Goals and Consequences of Private Equity

A couple of interesting reads from Matt Stoller’s BIG newsletter about private equity. Given the current flood of PE group buyouts and market consolidation in healthcare, it’s not hard to draw parallels between radiology practices ten years from now and what happened to Toys R Us in 2018 or to identify the obvious issues that arise over the long term when the frontline and c-suite have zero overlap.

From “Why Private Equity Should Not Exist

The goal in PE isn’t to create or to make a company more efficient, it is to find legal loopholes that allow the organizers of the fund to maximize their return and shift the risk to someone else, as quickly as possible.

From “WeWork and Counterfeit Capitalism

Across the West, the basic problem of a corrupted productive process is becoming a quiet crisis. The reason is simple. The people that do the work in organizations are increasingly excluded from the decision-making about the work. That is why Boeing is losing its ability to build planes, why we can’t build infrastructure, and why New York City is on the verge of disaster.

Talking to Strangers & Professional Identity

From this NYTimes’ interview with Malcolm Gladwell about his new book, Talking to Strangers:

“That happens in these divided times — your professional identity becomes your identity,” Mr. Gladwell said.

“On every level,” he added, “I feel like there is this weird disconnect between the way the world is presented to us in the media and the way it really is. The goal is simply to give people an opportunity to reflect on things they otherwise wouldn’t reflect on. What they do next is out of my control.”

When people ask me about AI and radiology or automation in general, I tend to take an Amara’s Law view: We tend to overestimate the effect of a technology in the short run and underestimate the effect in the long run.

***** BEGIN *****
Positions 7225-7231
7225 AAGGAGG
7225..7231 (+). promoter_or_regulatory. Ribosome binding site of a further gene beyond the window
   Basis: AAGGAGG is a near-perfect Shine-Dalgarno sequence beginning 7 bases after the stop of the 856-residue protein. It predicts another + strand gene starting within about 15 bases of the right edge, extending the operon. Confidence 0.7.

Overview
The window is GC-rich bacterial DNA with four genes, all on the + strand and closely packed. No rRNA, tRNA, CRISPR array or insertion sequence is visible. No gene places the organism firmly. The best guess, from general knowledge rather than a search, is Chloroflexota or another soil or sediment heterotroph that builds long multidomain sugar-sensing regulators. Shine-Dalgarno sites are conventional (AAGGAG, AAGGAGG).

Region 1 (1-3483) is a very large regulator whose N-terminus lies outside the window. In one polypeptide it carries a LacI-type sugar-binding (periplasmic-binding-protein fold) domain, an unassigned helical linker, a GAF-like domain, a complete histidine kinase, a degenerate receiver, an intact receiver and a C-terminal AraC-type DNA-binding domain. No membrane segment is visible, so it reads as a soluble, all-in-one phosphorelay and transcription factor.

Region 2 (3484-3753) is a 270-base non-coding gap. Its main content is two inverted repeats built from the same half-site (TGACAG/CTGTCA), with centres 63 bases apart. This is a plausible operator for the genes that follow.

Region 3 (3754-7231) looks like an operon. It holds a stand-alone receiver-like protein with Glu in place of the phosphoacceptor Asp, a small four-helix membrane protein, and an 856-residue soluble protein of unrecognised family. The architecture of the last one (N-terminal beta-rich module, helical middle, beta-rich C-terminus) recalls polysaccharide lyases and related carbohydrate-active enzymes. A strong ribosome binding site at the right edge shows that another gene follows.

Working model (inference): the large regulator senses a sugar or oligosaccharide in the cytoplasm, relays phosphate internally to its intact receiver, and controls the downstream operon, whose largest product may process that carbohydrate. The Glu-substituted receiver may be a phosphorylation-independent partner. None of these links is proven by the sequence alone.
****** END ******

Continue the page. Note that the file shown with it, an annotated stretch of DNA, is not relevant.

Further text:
But the short term overhype is our best chance to make thoughtful structural changes that will allow for desirable future outcomes. A lot of mental health and structural economic problems are tied up in Gladwell’s first line:

If your professional identity is your identity, what happens when you or your profession need to change? If the individuals you meet are just proxies for the job they do or the service they provide, then they aren’t people to you.

Utopia for Realists

Rutger Bregman, author of Utopia for Realists and the Dutch historian from the viral video calling out billionaires at Davos (“taxes taxes taxes, all the rest is bullshit in my opinion”), talking to Ezra Klein in Vox:

We should never underestimate capitalism’s extraordinary ability to come up with new bullshit jobs.

We could theoretically live in some kind of dystopia where we’re all just pretending to work and sending emails and writing unnecessary reports, and the robots are doing all the real, valuable work.

Now, who are these people? They often have wonderful LinkedIn profiles, went to Ivy League universities, have excellent salaries. They work in marketing, finance, etc. Still, at the end of the day, if you give them a beer or two, they’ll admit that their job is perfectly useless. If we actually rewarded people for the value of the work they do, I think that many bankers would earn a negative salary while many nurses and teachers will be millionaires.

And then dovetailing healthcare into this pretty wide-ranging discussion on automation, universal basic income, and the depressing way we value/pay people who are essentially a drain on the system (not through welfare but through wealth extraction):

Economists talk about how it’s some kind of problem that government is not efficient enough compared to the private sector, but I think that’s actually the point. The point of the future is that we can have a huge amount of inefficiency because that’s what makes life meaningful. Good care is inefficient. You actually have to talk some to someone to have the meaningful relationship. If you want to make health care more efficient, you usually destroy it.

What if healthcare didn’t have to be an industry anymore? It’s really a mind-blasting thought.

Samples on Hand

From “Physicians Get Addicted Too,” an Atlantic story about opiates and addiction in West Virginia.

“I made pizza deliveries where I used to make house calls,” Ortenzio said. “I delivered pizzas to people who were former patients. They felt very uncomfortable, felt sorry for me.” But, he said, “it didn’t bother me. I was in a much better place.”

Ortenzio eventually left pizza delivery. But the way he told me the story, the job was an important step in his recovery: Every pie he delivered liberated him. He was free of the lies he’d told his colleagues, his family, and himself to hide his addiction. He liked hearing kids screaming “The pizza guy’s here!” when he knocked on the door. “You make people happy,” he said. “That was what I liked about being a doctor.”